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The top three expenses in restaurant management are general overhead, labor and food cost. Restaurant owners and managers consistently agree that one of the greatest challenges they face is knowing how to manage restaurant kitchen inventory. Novice restaurant managers and seasoned proprietors alike can easily fall victim to inventory issues because they lack effective policies, procedures and tools.

If you’re in restaurant management, you simply can’t afford to operate without these vital processes in place.

Keeping restaurant kitchen inventory under control is essential to prevent ballooning costs. And given your dynamic and fast-paced schedule, you simply don’t have time for the added chaos caused by inventory mismanagement.

Neither do your customers.

Try these tips to manage your restaurant’s kitchen inventory more effectively.

Perform a Personal Initial Inspection

Even if you plan to delegate inventory management to another employee, it’s best that a manager performs the preliminary cataloging. This provides a baseline and allows your management team to know what inventory you have on hand. This can also allow managers to question any unusual purchases and stay on top of inventory needs.

Invest in Restaurant Inventory Management Software

Technology has simplified inventory management to allow owners and managers to put more focus on other restaurant needs. Even small operations need inventory software to keep track of items. Evaluate the features and benefits of different software options and invest in software that calculates and automates inventory needs. The system can either alert the inventory manager when they need to replenish certain items or even trigger an order when supplies fall below a certain threshold.

Implement Inventory Controls

Designate at least one key staff member as responsible for inventory management. That employee should keep precise records and perform frequent inventory counts. Some restaurants do this daily or multiple times per day. At minimum, they should perform inventory on a weekly basis. If possible, assign two employees to handle restaurant kitchen inventory. This means two sets of eyes are looking at the numbers and can catch mistakes before they become a problem. It can also reduce theft issues.

Track Usage to Identify Discrepancies

Establish a baseline of inventory usage. This allows you to pinpoint any significant fluctuations to trigger an investigation. For example, some major increases in inventory make sense. Inventory consumption will increase during major holidays such as Valentine’s Day. However, big changes can indicate loss due to damage, spoilage, or theft. Be sure to investigate any significant inconsistencies and determine their root cause.

Improve Restaurant Kitchen Inventory Accuracy

Part of the problem with managing kitchen inventory is ensuring accuracy. Taking inventory is not a popular job in the restaurant industry, but it is vital to the establishment’s success. You can improve the accuracy of your kitchen’s inventory taking the following steps:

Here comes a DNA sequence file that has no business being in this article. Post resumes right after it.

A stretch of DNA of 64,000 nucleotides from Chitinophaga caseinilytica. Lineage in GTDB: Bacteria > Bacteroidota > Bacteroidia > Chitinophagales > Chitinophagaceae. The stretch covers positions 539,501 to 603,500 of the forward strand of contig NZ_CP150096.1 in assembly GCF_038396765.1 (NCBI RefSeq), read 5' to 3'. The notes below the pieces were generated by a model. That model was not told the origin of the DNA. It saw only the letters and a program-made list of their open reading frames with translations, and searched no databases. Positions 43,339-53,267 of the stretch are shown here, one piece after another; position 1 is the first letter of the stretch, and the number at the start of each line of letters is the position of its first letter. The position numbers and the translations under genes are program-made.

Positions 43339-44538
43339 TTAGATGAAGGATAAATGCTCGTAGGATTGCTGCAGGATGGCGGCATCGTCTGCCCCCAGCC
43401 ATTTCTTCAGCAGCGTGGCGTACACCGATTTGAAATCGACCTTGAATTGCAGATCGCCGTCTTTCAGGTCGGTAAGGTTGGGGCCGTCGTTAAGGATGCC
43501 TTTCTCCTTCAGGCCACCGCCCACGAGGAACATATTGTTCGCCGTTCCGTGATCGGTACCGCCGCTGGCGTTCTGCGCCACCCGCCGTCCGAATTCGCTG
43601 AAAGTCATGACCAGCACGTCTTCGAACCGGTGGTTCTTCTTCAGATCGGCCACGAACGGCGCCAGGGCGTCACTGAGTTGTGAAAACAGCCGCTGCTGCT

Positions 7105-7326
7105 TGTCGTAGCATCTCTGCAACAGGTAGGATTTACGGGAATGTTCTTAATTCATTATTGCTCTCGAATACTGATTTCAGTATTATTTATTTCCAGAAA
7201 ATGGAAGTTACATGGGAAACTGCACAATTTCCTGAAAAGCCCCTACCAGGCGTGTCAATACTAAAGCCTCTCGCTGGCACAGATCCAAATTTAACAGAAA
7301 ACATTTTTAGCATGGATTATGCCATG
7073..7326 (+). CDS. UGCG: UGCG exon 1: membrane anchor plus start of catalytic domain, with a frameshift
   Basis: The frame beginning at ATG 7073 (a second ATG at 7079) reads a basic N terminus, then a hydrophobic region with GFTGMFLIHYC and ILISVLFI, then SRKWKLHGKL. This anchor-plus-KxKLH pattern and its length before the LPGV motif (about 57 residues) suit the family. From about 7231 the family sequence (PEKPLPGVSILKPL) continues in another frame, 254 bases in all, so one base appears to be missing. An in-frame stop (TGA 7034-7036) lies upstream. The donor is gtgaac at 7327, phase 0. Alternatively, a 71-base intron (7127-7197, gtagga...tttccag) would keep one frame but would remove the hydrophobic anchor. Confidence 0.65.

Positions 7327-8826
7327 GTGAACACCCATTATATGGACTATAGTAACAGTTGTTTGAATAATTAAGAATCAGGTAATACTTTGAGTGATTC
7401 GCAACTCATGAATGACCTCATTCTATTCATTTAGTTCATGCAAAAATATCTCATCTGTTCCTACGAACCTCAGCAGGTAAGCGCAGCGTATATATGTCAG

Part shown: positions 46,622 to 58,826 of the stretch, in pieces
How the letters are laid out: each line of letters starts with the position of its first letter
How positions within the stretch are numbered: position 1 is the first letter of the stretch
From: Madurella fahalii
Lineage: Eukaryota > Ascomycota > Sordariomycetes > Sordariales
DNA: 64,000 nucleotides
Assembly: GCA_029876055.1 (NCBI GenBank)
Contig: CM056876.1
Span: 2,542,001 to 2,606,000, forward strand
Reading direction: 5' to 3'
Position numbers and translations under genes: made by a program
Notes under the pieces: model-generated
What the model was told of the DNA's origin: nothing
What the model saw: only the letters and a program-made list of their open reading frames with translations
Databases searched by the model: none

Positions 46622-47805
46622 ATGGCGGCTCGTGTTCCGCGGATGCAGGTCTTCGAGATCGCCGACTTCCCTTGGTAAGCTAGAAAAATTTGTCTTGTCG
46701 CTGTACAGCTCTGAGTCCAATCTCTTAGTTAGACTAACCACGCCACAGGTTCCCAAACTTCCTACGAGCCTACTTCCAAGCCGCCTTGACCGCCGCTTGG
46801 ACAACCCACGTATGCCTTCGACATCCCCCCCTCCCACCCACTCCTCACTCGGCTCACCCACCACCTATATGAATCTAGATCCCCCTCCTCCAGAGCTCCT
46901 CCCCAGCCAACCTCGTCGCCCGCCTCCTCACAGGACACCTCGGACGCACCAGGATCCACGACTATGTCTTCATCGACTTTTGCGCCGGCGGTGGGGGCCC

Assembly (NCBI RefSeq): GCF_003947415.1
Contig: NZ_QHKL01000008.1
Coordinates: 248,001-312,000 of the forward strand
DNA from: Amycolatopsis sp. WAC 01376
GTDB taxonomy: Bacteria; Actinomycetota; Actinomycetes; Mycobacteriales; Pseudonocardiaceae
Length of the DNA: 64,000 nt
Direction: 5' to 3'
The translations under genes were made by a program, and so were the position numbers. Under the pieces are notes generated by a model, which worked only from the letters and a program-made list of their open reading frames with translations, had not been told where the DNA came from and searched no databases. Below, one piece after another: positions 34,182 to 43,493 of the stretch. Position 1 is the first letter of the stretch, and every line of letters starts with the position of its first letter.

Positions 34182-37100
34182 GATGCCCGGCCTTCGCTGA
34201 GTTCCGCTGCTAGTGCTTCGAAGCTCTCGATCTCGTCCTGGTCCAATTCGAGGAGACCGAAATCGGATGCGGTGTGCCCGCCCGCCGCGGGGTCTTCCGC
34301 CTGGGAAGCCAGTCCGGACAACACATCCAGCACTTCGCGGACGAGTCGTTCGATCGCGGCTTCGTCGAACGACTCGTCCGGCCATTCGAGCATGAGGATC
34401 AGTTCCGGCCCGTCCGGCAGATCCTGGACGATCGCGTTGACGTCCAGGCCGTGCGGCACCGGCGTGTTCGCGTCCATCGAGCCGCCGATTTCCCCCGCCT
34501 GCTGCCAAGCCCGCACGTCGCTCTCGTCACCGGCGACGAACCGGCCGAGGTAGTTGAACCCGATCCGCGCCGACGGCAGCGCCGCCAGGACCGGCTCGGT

• Always take inventory before placing an order. This may seem like common sense, but if you forget to do it, you could forget to order items of critical importance.
  • Take inventory before or after a restaurant opens or closes. Taking inventory while orders are going in and out can result in confusion without an automated system.
  • Take inventory on a regular schedule. If you usually take inventory on Tuesdays and Fridays before the restaurant opens, you will see major fluctuations if check inventory on those days after closing.
  • Take inventory before a shipment arrives. Trying to take inventory while employees are loading the shelves will cause mass confusion and double-counted items.
  • Implement a first in, first out policy. When employees are pressed for time, they may load shelves quickly rather than by date. Make sure employees always rotate older goods to the front to ensure they are used before they expire. This will cut down on spoilage and waste.
  • Calibrate scales. Some restaurants use scales to weigh and measure food when performing inventory. Staff should calibrate the scales on a weekly basis to ensure they remain accurate.
  • Use consistent measurement standards. When tracking inventory, managers should use the same data. Switching from pounds to ounces or from number of boxes to number of cans will cause significant confusion and large fluctuations in inventory.

The biggest key to successfully managing inventory is consistency. Using the same employees, taking inventory at the same time, and using the same units of measurement all result in more accurate inventory.

If you are struggling to manage your inventory, and consistency is not the problem, it may be time to look at your software. MarketMan offers restaurant inventory management system that simplify ordering, eliminate waste, and boost profitability. Contact us to learn more.

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